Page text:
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 William Heald Groverman Jr.

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William Heald Groverman Jr.

Birth
Covington, Kenton County, Kentucky, USA
Death
25 Dec 1996 (aged 87)
Burlingame, San Mateo County, California, USA
Burial
Metairie, Jefferson Parish, Louisiana, USA
Plot
Section D
Memorial ID
112881406 View Source

CEMETERY STATES THEY HAVE NO RECORD OF HIM BURIED AT CEMETERY, YET A MARKER IS LOCATED AT THE CEMETERY PER FAG. THEY SAID THEY WOULD CHECK FURTHER AND NOTIFY ME, STILL WAITING AFTER SEVERAL PHONES CALLS TO THEM.

Rear Admiral William H. Groverman, former commander of the Western Sea Frontier and one of the Navy's leading authorities on anti-submarine warfare, died Christmas Day at Peninsula Hospital in Burlingame. He was 87.
As an expert on the Soviet submarine fleet, Admiral Groverman was instrumental in the design and implementation of many of the Navy's anti-submarine technologies, tactics and procedures. He retired from active duty in 1971 after more than 43 years of naval service.
Born in Covington, Ky., Admiral Groverman was educated at the Peddie School in Hightstown, N.J., and entered the U.S. Naval Academy in 1928.
During World War II, he served with several destroyer commands in both the Pacific and Atlantic fleets, including command of the Philip and DeHaven during several important battles in the Pacific campaign.
While serving on the staff of the Destroyer Command for the U.S. Atlantic Fleet, Admiral Groverman established the Combat Information Center program for destroyers, enabling those ships to establish air control procedures in the Atlantic, a critical component of the Allied War effort.
For his World War II service, Admiral Groverman was awarded numerous medals, decorations and commendations, including two Silver Stars and two Bronze Stars.
In 1950, Admiral Groverman received a commendation from President Harry S. Truman for his work in the development of new submarines and anti-submarine defenses. For his achievements as commander of a destroyer division in Korea, he received a third Bronze Star.
In the late 1950s, Admiral Groverman commanded the flagship of the Sixth Fleet -- the Des Moines from September 1957 until November 1958, after which he established the Undersea Warfare Division of the Office of the Chief of Naval Operations.
He became the first director of the Navy's Anti-Submarine Research and Development Program, reporting to both the chief of naval operations and the secretary of the navy.
He served as commander, Western Sea Frontier, at Treasure Island from 1967 to 1971.
Admiral Groverman was a member of the Bohemian Club and the Pacific Union Club in San Francisco, and the Burlingame Country Club.
He is survived by his wife, Paola Copeland Groverman, of San Mateo. His family requests that donations be made to the U.S. Navy Memorial, 701 Pennsylvania Ave., NW, Suite 123, Washington, D.C., 20004-2608

CEMETERY STATES THEY HAVE NO RECORD OF HIM BURIED AT CEMETERY, YET A MARKER IS LOCATED AT THE CEMETERY PER FAG. THEY SAID THEY WOULD CHECK FURTHER AND NOTIFY ME, STILL WAITING AFTER SEVERAL PHONES CALLS TO THEM.

Rear Admiral William H. Groverman, former commander of the Western Sea Frontier and one of the Navy's leading authorities on anti-submarine warfare, died Christmas Day at Peninsula Hospital in Burlingame. He was 87.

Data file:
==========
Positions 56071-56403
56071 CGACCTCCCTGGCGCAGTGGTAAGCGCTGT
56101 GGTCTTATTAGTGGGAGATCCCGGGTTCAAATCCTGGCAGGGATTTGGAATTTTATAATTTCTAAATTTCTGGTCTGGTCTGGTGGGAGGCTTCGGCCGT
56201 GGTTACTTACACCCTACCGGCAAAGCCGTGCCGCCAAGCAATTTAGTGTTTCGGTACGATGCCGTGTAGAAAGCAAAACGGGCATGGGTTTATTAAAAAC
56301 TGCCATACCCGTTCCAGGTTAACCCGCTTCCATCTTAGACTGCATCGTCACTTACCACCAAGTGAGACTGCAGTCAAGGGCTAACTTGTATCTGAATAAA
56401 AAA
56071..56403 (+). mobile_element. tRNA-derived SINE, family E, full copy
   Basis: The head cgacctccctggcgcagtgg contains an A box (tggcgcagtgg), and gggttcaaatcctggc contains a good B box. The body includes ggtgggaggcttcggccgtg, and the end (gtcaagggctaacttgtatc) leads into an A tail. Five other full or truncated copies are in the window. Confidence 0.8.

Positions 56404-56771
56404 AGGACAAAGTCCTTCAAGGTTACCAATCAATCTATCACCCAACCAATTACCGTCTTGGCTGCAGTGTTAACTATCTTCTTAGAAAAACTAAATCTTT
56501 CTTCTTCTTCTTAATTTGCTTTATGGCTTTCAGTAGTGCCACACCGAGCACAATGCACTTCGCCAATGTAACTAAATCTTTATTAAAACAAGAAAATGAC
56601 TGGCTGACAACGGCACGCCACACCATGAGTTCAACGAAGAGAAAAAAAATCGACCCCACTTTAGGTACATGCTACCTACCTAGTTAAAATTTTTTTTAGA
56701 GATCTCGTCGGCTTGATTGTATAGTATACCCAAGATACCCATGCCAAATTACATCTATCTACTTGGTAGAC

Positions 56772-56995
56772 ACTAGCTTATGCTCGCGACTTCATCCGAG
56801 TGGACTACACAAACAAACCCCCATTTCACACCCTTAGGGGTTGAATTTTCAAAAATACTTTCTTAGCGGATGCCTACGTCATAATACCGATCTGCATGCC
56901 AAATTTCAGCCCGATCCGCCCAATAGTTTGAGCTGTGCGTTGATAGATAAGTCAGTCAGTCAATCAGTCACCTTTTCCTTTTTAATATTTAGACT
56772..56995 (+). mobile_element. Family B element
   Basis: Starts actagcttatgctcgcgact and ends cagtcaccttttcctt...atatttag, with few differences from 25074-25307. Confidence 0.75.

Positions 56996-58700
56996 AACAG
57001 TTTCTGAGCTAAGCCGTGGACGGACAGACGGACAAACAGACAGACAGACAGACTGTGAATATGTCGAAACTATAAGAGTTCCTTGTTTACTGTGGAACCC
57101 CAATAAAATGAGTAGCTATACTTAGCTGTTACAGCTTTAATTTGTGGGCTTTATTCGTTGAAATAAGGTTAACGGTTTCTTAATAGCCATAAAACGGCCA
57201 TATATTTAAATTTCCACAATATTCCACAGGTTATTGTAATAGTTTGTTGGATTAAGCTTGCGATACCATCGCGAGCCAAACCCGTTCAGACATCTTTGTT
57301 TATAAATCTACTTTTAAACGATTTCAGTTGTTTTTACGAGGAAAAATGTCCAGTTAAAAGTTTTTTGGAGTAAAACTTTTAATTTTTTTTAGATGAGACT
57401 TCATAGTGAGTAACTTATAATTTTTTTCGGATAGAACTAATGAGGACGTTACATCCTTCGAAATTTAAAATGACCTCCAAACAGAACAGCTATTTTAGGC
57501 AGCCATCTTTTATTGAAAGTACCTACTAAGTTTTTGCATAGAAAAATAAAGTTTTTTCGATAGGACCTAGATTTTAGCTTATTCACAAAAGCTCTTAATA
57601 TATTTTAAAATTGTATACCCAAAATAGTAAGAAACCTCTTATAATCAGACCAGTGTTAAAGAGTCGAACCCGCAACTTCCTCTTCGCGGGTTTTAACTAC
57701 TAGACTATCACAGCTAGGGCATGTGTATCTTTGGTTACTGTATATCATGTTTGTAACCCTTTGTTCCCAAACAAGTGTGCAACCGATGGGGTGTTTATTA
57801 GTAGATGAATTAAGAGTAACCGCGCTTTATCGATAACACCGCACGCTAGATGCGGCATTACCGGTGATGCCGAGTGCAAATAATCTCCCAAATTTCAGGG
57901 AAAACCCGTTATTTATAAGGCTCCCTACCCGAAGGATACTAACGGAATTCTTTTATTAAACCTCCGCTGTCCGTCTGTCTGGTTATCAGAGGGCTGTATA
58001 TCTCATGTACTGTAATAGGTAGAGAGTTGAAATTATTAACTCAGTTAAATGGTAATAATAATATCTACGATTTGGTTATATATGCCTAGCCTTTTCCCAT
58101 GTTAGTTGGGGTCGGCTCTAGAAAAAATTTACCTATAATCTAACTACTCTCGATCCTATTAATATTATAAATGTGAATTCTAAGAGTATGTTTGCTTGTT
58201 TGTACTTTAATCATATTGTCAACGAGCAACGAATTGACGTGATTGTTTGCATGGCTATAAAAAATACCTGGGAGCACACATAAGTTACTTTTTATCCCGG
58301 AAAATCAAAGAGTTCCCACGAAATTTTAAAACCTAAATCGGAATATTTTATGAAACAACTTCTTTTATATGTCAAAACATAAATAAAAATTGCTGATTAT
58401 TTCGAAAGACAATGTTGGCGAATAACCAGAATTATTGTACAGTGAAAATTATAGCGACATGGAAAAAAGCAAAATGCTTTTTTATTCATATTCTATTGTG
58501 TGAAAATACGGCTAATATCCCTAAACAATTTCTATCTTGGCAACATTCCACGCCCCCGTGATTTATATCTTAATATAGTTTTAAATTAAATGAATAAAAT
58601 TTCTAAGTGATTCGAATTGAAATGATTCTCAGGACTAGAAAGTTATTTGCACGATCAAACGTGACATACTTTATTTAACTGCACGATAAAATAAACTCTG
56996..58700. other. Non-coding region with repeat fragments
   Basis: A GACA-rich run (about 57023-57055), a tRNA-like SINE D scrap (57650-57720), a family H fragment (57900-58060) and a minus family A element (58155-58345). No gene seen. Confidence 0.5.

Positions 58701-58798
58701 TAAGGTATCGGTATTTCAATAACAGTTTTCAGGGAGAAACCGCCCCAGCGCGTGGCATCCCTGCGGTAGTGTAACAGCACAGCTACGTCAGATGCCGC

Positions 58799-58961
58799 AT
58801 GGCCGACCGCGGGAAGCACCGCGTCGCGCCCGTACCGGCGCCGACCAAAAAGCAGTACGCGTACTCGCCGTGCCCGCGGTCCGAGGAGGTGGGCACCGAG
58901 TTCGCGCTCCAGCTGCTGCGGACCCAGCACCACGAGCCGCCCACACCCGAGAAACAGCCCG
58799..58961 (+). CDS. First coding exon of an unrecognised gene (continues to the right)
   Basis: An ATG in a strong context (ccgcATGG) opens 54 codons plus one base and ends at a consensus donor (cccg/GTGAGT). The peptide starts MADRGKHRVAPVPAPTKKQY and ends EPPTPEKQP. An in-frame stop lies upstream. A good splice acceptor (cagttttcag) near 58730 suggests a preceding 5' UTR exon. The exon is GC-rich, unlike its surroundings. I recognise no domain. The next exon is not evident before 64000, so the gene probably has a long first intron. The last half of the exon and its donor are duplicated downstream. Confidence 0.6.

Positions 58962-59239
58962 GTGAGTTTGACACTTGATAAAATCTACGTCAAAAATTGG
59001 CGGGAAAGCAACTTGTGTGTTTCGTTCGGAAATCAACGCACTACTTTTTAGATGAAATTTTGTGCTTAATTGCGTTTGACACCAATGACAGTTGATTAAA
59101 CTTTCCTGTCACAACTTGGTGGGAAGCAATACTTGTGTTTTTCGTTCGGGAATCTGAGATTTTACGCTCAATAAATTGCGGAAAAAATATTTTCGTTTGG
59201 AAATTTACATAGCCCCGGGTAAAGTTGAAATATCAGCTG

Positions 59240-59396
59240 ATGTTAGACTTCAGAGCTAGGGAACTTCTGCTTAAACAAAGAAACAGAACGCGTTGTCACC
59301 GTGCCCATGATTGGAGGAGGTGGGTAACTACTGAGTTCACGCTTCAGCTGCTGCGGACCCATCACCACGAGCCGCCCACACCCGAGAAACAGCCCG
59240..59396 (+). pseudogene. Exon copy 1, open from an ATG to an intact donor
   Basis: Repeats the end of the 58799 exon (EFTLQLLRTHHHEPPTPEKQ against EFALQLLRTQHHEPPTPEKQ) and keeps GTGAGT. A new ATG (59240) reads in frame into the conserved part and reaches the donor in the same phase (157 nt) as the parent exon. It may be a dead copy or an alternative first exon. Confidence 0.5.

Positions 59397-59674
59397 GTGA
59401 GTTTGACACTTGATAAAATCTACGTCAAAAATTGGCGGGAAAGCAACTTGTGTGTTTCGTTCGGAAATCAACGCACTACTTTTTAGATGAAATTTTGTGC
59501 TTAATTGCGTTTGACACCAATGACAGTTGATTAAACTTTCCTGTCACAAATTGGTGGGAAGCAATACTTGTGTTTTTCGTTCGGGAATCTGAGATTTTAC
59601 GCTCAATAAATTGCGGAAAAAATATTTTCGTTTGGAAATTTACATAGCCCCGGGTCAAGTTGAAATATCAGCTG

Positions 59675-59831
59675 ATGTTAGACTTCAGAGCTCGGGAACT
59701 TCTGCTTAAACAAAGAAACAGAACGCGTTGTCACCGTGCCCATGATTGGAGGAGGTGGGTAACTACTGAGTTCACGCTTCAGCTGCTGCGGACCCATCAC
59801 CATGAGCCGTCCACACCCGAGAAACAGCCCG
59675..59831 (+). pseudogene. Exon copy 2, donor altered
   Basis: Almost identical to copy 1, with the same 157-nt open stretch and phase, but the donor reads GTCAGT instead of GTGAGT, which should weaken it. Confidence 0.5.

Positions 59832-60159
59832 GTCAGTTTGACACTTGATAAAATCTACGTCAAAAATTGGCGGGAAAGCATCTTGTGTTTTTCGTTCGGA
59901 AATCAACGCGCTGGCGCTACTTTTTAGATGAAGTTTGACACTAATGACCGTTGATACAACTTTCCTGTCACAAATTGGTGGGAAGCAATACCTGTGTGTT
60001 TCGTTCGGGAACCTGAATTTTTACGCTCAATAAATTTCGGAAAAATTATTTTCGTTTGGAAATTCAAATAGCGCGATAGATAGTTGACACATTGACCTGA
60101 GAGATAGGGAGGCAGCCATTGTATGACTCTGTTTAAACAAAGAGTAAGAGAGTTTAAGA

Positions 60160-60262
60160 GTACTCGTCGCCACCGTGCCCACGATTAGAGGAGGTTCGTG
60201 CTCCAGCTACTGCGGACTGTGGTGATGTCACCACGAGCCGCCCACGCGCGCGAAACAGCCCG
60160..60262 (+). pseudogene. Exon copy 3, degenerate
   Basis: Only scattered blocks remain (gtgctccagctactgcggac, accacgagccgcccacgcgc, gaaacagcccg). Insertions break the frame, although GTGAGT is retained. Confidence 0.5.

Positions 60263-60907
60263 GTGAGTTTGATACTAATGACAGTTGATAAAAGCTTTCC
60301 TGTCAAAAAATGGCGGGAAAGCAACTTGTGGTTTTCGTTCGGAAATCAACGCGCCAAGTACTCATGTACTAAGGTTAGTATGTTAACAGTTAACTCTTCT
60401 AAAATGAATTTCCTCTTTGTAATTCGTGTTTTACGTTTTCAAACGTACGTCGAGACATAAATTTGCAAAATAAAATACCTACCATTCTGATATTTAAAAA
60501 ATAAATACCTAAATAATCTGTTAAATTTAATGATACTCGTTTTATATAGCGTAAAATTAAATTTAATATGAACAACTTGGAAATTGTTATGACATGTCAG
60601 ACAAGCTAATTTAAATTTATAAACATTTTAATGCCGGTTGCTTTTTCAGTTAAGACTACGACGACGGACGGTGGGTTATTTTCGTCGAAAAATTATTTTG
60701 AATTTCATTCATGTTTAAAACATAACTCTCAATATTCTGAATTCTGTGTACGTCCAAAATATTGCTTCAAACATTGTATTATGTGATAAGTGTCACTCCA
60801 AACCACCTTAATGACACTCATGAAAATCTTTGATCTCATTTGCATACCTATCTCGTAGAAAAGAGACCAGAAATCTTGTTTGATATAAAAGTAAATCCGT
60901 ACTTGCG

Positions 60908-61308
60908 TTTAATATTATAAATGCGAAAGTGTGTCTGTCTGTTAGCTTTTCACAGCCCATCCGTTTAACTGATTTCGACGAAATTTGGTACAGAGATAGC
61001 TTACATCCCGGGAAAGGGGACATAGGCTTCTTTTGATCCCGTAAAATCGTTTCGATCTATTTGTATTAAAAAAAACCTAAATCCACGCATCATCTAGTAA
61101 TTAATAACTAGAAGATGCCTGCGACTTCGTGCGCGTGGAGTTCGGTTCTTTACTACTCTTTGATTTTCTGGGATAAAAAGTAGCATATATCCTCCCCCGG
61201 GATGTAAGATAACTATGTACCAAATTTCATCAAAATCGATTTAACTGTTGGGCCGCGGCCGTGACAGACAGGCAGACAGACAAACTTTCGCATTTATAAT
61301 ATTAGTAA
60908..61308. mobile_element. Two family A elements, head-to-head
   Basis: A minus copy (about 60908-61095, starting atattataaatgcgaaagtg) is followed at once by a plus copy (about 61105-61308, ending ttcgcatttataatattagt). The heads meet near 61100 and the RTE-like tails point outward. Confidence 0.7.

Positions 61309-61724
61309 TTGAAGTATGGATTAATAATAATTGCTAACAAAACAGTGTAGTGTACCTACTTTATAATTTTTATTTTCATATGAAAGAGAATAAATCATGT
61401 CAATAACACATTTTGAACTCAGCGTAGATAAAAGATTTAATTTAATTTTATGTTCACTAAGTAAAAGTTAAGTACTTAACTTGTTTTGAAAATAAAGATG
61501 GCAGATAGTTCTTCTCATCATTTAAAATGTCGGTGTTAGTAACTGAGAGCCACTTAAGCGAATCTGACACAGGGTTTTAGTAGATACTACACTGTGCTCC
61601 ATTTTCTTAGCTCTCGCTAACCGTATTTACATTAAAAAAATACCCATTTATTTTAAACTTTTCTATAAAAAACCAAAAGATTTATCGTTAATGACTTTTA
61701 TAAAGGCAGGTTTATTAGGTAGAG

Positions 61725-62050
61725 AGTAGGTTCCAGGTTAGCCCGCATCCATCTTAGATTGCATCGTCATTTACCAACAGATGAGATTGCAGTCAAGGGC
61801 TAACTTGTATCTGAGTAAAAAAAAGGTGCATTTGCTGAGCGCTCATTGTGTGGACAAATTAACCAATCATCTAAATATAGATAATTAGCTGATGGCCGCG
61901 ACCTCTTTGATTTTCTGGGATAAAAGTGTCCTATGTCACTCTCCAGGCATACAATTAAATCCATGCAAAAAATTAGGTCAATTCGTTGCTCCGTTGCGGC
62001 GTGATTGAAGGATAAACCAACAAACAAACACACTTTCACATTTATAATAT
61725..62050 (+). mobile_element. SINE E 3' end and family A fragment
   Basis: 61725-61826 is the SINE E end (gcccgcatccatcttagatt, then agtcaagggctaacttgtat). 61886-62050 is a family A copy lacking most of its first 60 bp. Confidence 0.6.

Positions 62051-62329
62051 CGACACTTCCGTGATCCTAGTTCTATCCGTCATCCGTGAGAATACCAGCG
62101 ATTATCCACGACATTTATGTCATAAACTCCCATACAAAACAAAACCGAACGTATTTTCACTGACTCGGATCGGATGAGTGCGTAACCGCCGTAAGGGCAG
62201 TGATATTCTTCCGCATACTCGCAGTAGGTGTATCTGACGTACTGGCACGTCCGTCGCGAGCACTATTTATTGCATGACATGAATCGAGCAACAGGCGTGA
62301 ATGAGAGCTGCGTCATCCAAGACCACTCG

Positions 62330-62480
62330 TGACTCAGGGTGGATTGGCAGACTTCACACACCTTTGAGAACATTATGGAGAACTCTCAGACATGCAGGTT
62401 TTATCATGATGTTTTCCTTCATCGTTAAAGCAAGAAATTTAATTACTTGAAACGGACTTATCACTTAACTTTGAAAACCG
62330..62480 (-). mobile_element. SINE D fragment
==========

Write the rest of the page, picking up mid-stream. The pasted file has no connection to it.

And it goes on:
As an expert on the Soviet submarine fleet, Admiral Groverman was instrumental in the design and implementation of many of the Navy's anti-submarine technologies, tactics and procedures. He retired from active duty in 1971 after more than 43 years of naval service.
Born in Covington, Ky., Admiral Groverman was educated at the Peddie School in Hightstown, N.J., and entered the U.S. Naval Academy in 1928.
During World War II, he served with several destroyer commands in both the Pacific and Atlantic fleets, including command of the Philip and DeHaven during several important battles in the Pacific campaign.
While serving on the staff of the Destroyer Command for the U.S. Atlantic Fleet, Admiral Groverman established the Combat Information Center program for destroyers, enabling those ships to establish air control procedures in the Atlantic, a critical component of the Allied War effort.
For his World War II service, Admiral Groverman was awarded numerous medals, decorations and commendations, including two Silver Stars and two Bronze Stars.
In 1950, Admiral Groverman received a commendation from President Harry S. Truman for his work in the development of new submarines and anti-submarine defenses. For his achievements as commander of a destroyer division in Korea, he received a third Bronze Star.
In the late 1950s, Admiral Groverman commanded the flagship of the Sixth Fleet -- the Des Moines from September 1957 until November 1958, after which he established the Undersea Warfare Division of the Office of the Chief of Naval Operations.
He became the first director of the Navy's Anti-Submarine Research and Development Program, reporting to both the chief of naval operations and the secretary of the navy.
He served as commander, Western Sea Frontier, at Treasure Island from 1967 to 1971.
Admiral Groverman was a member of the Bohemian Club and the Pacific Union Club in San Francisco, and the Burlingame Country Club.
He is survived by his wife, Paola Copeland Groverman, of San Mateo. His family requests that donations be made to the U.S. Navy Memorial, 701 Pennsylvania Ave., NW, Suite 123, Washington, D.C., 20004-2608

Gravesite Details

CEMETERY STATES THEY HAVE NO RECORD OF HIM BURIED AT CEMETERY, YET A MARKER IS LOCATED AT THE CEMETERY PER FAG. THEY SAID THEY WOULD CHECK FURTHER AND NOTIFY ME, STILL WAITING AFTER SEVERAL PHONES CALLS TO THEM.


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